Whether you have a Class C, Class A, or are towing your camper around the state (or country), these safe driving tips can help you prevent an accident and damage to your RV. Before going on a trip, make sure your insurance is up-to-date and that you have adequate coverage. Feel free to contact us to review your policy and ensure it still meets your needs.
It is important in such a large vehicle to ensure that you are not going over the manufacturer's recommended weight capacity—for the RV as well as the payload of your vehicle if you have a towable. Overloaded RVs are more prone to accidents or system failures. Common things people often forget to include in their gross weight and payload calculations:
Driving an RV, whether it is a motorhome or towable, is no easy feat and requires more concentration than when driving a car. Back-up cameras can help make maneuvering your RV easier and avoid common accidents.
Towing mirrors on your truck can make a significant difference in monitoring traffic flowing around you and your towable RV.
Ever see a semi turn right from the left lane? That’s because it is long and wide, so its turns need to be long and wide as well. Your RV may not be as big as a semi, but the same concept is present. Whether you are making a left turn or a right, remember to turn wide to avoid clipping the curb, another car, or an object on the corner (like a hydrant).
As in the example above, an RV differs from driving a car. Aside from turns, your driving distance (the space between you and the vehicle in front of you) should be double the state’s legal recommendation. In Florida, it’s the “Three Second Rule”; you should be at least three seconds (although 4-5 is better) behind the car in front of you. Meaning it should take three seconds to pass an object after the car ahead of you has passed it. So, in an RV you should keep at a minimum six seconds behind, although 8-10 seconds is best.
By practicing this, you can help ensure you have plenty of room to come to a stop if need be.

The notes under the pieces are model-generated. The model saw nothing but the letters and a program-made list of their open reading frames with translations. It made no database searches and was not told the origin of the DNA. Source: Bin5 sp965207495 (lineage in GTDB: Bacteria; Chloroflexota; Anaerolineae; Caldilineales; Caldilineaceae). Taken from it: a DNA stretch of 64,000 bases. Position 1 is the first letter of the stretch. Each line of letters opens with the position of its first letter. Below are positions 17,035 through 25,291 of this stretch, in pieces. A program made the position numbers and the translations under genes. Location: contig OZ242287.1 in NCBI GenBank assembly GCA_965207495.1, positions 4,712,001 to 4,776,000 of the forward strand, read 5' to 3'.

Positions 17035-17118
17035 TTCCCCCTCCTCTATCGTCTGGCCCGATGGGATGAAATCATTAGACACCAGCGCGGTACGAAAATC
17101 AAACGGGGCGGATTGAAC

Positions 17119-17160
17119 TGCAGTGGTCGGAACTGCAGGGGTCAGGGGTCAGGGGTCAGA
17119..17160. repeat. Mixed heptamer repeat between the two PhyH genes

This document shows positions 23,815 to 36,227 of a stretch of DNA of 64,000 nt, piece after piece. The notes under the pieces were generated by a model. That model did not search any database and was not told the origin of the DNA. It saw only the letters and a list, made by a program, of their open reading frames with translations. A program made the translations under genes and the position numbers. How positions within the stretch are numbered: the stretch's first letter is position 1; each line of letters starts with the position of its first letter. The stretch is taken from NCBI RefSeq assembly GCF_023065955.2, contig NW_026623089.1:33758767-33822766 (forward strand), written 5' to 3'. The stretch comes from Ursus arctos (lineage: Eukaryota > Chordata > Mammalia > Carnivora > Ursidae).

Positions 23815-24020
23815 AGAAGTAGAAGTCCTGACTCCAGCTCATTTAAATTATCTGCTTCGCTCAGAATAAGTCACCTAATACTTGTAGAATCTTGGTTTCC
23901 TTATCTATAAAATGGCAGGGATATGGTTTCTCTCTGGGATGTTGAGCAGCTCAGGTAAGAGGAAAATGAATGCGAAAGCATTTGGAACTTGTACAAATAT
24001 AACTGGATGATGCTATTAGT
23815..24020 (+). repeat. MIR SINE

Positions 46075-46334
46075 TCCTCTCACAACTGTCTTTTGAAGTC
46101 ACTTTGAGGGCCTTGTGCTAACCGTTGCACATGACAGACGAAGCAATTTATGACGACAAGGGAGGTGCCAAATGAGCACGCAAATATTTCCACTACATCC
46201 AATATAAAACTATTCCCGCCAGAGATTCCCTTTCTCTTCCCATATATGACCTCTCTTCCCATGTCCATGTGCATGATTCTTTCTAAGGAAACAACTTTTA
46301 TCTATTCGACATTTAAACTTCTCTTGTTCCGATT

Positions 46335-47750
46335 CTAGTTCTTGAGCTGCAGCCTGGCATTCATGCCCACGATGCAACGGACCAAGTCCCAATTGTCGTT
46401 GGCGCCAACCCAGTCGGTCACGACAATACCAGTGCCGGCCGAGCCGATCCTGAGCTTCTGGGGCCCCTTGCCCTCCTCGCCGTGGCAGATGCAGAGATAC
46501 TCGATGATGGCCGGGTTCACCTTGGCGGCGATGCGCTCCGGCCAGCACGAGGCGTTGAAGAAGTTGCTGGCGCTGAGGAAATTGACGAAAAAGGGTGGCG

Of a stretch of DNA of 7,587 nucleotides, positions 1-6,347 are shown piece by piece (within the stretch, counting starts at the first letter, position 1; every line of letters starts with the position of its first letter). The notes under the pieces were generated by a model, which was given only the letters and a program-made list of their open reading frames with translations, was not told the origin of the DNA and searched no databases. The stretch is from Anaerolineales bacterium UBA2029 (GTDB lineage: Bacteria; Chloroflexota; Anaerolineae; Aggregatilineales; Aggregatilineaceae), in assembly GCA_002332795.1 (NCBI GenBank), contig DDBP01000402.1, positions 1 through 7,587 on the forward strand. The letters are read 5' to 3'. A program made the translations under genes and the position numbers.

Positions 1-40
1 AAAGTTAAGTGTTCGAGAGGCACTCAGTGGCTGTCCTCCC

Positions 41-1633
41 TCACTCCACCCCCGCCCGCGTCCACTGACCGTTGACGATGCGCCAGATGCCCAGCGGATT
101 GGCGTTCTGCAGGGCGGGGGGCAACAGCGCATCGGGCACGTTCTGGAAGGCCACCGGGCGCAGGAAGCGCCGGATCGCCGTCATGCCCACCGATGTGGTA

When you leave ample space between you and the car in front of you, you allow adequate time to bring your RV to a complete stop safely. RVs are large, long, heavy vehicles and require a larger distance to slow down or stop. Sudden stops or slamming your brakes should be avoided at all costs as it can cause you to lose control of the RV. You should also downshift when braking to allow the engine to do the brunt force of the work and limit wear to the brake lines and tires. If you are towing, trailer brakes can greatly help when needing to stop or go slowly downhill.
Again, the RV is much wider than a vehicle, so it has less “wiggle” room within a lane. Check your mirrors frequently to ensure you haven’t drifted over the line or onto the shoulder. Until you get comfortable driving the RV, it is best to stay in the far right lane. Not only is this the lane designated for slower drivers, but it keeps cars and other vehicles to watch for on only one side.
It's difficult to see the lines marking a parking space from inside of an RV. When needed, have a passenger act as a spotter or park towards the back of the lot where there are fewer cars and you can easily pull through and take up two spots to avoid hanging into the driving lane.
This is more about going under them than over them. Be very aware of the height of your RV (don't forget to include the height with the air conditioner!) and which bridge clearance levels you can make. Invest in an RV-specific GPS app or device. They are specially programmed to note low bridges and provide routes that avoid them based on your RV's dimensions.
Whether going up or down hilly or mountainous roads, take it slow. Also, keep to the right! This allows more impatient drivers to pass and keep from distracting you. Select areas, especially mountain regions, may have pullover lanes to allow slower vehicles to pull over on to allow faster vehicles to pass safely. Many of these also have "runaway lanes" that allow large vehicles like semis and RVs to pull off on in an emergency (like going too fast downhill).
Mind your size! Avoid trying to stop at small or regular sized gas stations and look for designated truck stops. These gas stations are built around larger model vehicles, compensating pump placement and lanes to accommodate the wider turns and size of the vehicles that visit truck stops.
Speak with an independently licensed RV and travel trailer insurance agent to see how you can save on your towable's or driveable RV's insurance policy.